INTRAUTERINE METHODS FOR WOMEN: IUDS AND IUSS
As of 2004, there was only one intrauterine device (IUD) available in the United States, the ParaGard Copper T (the Progestasert IUD was discontinued in 2001). The ParaGard Copper T can be left in place for 12 years. In 2000, the FDA approved the Mirena, an intrauterine system (IUS). This IUS is different from traditional IUDs because it contains a synthetic female hormone, progestin, which is time-released into the uterus. It can be kept in place for up to 5 years.
GyneFix, the newest IUD, contains a flexible row of copper beads instead of a rigid plastic frame like other IUDs (see photo). It is attached to the uterine wall by a nylon thread, which makes it less likely to be expelled. The GyneFix is awaiting FDA approval in the United States, although it has been used in China, Latin America, Asia, and Africa for many years.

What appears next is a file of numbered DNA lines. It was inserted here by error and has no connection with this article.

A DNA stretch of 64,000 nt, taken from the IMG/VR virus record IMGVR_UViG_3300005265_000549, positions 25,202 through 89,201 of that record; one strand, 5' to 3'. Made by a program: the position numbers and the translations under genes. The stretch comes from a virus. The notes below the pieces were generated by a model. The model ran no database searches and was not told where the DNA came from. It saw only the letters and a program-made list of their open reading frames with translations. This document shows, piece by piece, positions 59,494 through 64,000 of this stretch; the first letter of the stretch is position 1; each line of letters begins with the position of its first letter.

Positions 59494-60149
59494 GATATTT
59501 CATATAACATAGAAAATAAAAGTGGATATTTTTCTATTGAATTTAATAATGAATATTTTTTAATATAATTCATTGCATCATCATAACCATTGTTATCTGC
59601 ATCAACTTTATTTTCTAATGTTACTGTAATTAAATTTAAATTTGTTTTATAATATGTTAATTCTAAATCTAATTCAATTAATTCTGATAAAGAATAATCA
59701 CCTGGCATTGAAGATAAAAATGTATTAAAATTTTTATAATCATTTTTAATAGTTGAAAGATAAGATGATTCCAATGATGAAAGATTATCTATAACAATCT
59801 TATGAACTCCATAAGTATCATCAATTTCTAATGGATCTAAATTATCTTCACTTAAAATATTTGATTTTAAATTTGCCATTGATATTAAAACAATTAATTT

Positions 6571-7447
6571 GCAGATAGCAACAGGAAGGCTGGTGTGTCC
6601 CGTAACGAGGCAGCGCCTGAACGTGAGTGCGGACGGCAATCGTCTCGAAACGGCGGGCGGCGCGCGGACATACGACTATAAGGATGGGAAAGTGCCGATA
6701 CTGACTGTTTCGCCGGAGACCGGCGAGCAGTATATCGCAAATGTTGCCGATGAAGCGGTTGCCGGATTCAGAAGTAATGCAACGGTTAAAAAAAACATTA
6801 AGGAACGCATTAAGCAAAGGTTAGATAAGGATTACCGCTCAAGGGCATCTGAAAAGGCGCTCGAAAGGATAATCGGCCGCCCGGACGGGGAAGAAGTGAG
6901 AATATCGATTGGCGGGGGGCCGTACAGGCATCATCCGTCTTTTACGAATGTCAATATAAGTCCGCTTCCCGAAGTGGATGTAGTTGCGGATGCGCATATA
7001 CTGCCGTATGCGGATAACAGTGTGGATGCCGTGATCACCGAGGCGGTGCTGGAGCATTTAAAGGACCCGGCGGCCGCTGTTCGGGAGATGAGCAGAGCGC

The majority of IUD and IUS users today are women aged 35 or older. In the 1970s, approximately 10% of women using contraceptives in the United States used an intrauterine device (Hatcher et al., 1988). However, after that time, an increase in the number of problems associated with IUDs led to fewer types on the market, negative attitudes toward them, and a decrease in the number of IUD users. The Dalkon Shield was a popular type of IUD up until 1975, when the A. H. Robins Company recommended that it be removed from all women who were using them. At that time, women who had IUDs experienced many problems, including severe pain, bleeding, and pelvic inflammatory disease (PID), which even led to sterility in some cases. The problems with the Dalkon Shield were primarily caused by the multifilament string that allowed bacteria to enter into the uterus through the cervix. In the United States, the cost for an IUD can range from $150 to $300, plus physician fees.